After the trailer for a new Ted Bundy movie starring Zac Efron came out last Friday, the Internet was abuzz with people talking about how uncomfortable they feel with this potentially romanticization of a serial killer (Efron is, after all, a heartthrob, and a lot of the mythology about Bundy has been built around his looks). On Tuesday, a Ted Bundy survivor reacted to Zac Efron's casting as the serial killer.
Kathy Kleiner Rubin, who survived being attacked by Bundy when she was a 20-year-old college student in 1978, watched trailer for Efron's movie, Extremely Wicked, Shockingly Evil and Vile, in an interview with TMZ. The survivor had a somewhat surprising response to the Bundy biopic, saying, "I don't have a problem with people looking at it, and as long as they understand that what they're watching wasn't a normal person."
That's not exactly the response one might expect from a victim of Bundy's calculated attacks regarding a movie which many believe seems to glorify Bundy, rather than portray the man who confessed to murdering at least 30 women, per The Guardian, in the negative light he deserves. Kleiner Rubin told TMZ that she agrees that the upcoming Efron flick, which also stars Lily Collins, seems to portray Bundy in a more flattering light than she might hope for. "I think the movie does glorify him more than I think he should be, but like I said, I think everyone should see it and understand him as what he was even when he was the 'perfect son,'" she said in a video chat interview.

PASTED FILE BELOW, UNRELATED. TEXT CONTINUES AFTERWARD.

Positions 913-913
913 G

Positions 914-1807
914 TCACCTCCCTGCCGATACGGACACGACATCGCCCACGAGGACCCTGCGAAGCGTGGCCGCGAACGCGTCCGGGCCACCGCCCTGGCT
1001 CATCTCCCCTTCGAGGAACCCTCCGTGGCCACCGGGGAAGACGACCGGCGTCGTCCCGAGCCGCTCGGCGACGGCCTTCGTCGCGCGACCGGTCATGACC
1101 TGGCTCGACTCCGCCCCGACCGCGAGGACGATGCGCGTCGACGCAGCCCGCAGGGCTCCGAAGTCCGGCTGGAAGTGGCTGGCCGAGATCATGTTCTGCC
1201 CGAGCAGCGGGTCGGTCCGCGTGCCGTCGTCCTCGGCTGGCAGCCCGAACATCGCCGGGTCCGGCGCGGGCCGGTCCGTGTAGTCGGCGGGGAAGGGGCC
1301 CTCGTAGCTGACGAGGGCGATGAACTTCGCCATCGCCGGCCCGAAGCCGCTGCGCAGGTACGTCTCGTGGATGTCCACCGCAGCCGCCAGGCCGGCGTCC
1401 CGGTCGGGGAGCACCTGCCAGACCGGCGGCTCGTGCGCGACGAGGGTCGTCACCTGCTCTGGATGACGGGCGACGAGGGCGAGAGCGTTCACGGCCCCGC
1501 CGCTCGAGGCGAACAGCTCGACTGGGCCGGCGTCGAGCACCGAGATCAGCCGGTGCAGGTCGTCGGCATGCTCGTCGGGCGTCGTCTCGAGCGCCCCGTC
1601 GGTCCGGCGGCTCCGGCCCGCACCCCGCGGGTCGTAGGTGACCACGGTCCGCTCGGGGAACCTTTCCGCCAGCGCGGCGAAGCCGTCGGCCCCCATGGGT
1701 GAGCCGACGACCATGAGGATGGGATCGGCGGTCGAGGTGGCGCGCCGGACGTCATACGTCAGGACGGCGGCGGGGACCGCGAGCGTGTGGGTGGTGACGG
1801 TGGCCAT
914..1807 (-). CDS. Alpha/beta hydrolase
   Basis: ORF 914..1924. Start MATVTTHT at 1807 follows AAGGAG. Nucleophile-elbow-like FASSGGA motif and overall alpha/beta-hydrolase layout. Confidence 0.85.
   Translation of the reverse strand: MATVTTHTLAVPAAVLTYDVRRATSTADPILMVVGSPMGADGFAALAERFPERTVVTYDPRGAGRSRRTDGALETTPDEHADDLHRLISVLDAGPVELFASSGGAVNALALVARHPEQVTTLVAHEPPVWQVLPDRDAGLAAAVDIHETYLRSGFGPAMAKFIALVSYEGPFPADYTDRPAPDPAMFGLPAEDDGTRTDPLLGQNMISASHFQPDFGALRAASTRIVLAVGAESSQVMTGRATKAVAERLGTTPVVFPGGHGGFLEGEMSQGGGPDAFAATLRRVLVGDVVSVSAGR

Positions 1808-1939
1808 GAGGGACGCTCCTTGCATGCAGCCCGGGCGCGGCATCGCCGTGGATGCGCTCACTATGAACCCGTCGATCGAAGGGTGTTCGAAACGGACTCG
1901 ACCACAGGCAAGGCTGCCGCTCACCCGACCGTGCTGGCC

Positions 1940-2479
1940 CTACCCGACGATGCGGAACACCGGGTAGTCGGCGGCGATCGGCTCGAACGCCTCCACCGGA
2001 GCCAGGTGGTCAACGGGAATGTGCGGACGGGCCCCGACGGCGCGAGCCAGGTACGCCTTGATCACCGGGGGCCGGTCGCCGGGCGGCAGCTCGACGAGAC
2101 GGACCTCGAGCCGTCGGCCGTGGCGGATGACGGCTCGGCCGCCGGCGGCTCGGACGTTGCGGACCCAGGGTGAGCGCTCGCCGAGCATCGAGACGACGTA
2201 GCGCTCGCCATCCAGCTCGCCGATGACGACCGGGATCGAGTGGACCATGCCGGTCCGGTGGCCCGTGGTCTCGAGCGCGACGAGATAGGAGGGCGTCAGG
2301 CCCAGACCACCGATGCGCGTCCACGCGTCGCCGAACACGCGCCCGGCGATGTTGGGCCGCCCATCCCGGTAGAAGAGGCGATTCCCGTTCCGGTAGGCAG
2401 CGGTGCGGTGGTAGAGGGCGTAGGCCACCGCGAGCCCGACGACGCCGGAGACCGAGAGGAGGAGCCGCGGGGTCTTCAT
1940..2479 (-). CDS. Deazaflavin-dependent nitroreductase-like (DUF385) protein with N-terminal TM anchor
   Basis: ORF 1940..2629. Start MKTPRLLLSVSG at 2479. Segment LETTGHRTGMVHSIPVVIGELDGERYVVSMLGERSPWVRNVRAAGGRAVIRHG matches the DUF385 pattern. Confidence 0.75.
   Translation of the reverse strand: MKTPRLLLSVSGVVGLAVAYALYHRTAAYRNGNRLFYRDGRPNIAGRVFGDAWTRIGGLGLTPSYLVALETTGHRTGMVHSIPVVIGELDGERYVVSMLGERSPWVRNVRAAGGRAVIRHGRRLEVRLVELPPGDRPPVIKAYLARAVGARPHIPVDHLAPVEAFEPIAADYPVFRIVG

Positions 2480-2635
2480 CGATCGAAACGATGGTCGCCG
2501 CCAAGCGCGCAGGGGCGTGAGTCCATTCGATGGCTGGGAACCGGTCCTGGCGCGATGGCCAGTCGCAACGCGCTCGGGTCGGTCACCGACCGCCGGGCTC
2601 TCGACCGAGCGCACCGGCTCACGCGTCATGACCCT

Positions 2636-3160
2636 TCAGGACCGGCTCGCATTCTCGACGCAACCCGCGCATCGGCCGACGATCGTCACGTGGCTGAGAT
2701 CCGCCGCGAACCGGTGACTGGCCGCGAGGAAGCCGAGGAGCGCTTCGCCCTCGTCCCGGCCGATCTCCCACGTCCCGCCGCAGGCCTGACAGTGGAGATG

Even though she cautioned against normalizing Bundy, Kleiner Rubin acknowledged that in order to portray the killer in an honest way, you have to include some aspect of the serial killer's charisma. "When they do say positive and wonderful things about him — that's what they saw, that's what Bundy wanted you to see, so it was picked up as that," Kleiner Rubin told TMZ.
Earlier this week, Rolling Stone published an interview with Kleiner Rubin in which the survivor recalled her experience as a college student at Florida State University, where Bundy crept into her bedroom and nearly killed her. "He hit me in the face and broke my jaw in three places and I passed out," Kleiner Rubin said, recalling the break in, which targeted the whole Chi Omega sorority dorm. Another woman named Karen Chandler survived the attack along with Kleiner Rubin, but Bundy murdered two of the sorority sisters in a nearby room, per The Washington Post. That was in 1978, the final year of Bundy's four-year killing spree that targeted young, college-aged women like Kleiner Rubin.
In her interviews with both TMZ and Rolling Stone, Kleiner Rubin expressed that she encourages people to learn about Bundy, rather than avoid movies and documentaries like Netflix's The Ted Bundy Tapes. "I think it’s good for people to read books about Bundy. I really do. They need to know that there’s evil out there, but they can control it," the survivor, now in her forties, told Rolling Stone.
In her interview with TMZ, Bundy's surviving victim explained that she's now speaking out in order to "care for the women," and she advised, "In your gut if you just feel that something doesn't feel right, just say no." And if listening to your gut means going to see Extremely Wicked, Shockingly Evil and Vile, well, then, Kleiner Rubin is OK with that.